Alabama Crimson Tide quarterback AJ McCarron celebrates after his team defeated the LSU Tigers during their NCAA football game in Baton Rouge, Louisiana

The Fifth Quarter: Alabama-LSU Rewind


Yes, this game was so big it gets its own Rewind.  Your regularly-scheduled “The Fifth Quarter: Week 10 Rewind” will appear, in its entirety, later on in the day Sunday.

Ben did a helluva job with the post-game recap of one of the more entertaining football games you’ll see at any level, a 21-17 win for the top-ranked team in the nation.  Below is a little bit of the minutia and talking points that may or may not litter sports radio shows and water cooler conversations throughout the weekend and into the start of a new work week.

The first five drives of the second half, LSU’s relentlessly stifling defense had held Alabama’s offense in check, limiting the No. 1 Tide to 49 yards of total offense.  In those five series, the No. 5 Tigers forced four three-and-outs and one fumble.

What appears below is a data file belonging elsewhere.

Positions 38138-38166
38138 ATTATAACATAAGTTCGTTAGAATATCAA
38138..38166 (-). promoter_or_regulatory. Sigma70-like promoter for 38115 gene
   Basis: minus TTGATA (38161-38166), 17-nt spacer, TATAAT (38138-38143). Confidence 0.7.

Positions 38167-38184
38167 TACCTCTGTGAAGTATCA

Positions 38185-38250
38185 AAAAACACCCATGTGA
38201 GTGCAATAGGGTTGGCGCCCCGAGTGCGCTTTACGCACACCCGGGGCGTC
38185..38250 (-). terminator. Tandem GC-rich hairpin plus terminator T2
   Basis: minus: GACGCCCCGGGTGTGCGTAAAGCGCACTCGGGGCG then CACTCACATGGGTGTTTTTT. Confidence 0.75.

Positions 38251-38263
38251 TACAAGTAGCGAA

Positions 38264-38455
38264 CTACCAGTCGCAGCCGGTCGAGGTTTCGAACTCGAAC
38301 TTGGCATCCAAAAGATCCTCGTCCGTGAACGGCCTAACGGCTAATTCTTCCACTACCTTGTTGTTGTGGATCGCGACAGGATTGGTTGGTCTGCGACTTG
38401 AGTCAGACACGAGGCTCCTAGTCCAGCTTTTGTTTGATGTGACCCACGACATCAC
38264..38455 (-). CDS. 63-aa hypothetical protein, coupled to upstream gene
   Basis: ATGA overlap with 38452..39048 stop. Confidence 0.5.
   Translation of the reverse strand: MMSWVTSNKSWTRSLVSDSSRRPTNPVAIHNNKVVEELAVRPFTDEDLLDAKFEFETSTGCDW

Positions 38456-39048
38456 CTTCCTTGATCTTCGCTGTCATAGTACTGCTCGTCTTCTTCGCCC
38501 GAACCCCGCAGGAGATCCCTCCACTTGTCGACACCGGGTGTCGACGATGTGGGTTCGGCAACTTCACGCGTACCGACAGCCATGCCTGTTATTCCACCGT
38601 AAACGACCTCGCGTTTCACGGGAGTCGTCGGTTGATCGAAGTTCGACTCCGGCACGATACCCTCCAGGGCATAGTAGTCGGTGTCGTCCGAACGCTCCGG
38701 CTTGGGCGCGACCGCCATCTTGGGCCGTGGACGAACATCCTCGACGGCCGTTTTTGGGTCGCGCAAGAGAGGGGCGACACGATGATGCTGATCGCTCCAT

And then came the sixth drive.

After a missed 38-yard field goal attempt gave the Tide the ball at their own 28-yard line with 1:34 left in the game, LSU, which had been in full-blown attack mode on defense throughout, went into full-blown soft-zone mode.  It turned out to be the worst of several questionable decisions made by Les Miles and his coaching staff throughout the game.

In three plays after taking possession, and in less than 40 seconds, the Tide gained nearly as many yards (44) as they had in the entire second half previously, moving from their own 28 to the same yard line on LSU’s side of the field.  Following an incompletion on the fourth play of what would prove to be the game-winning drive, LSU again donned their blitzing caps… and the Tide made the Tigers pay dearly, dialing up a perfectly-executed screen pass from AJ McCarron to T.J. Yeldon that saved both the game and the Tide’s title aspirations.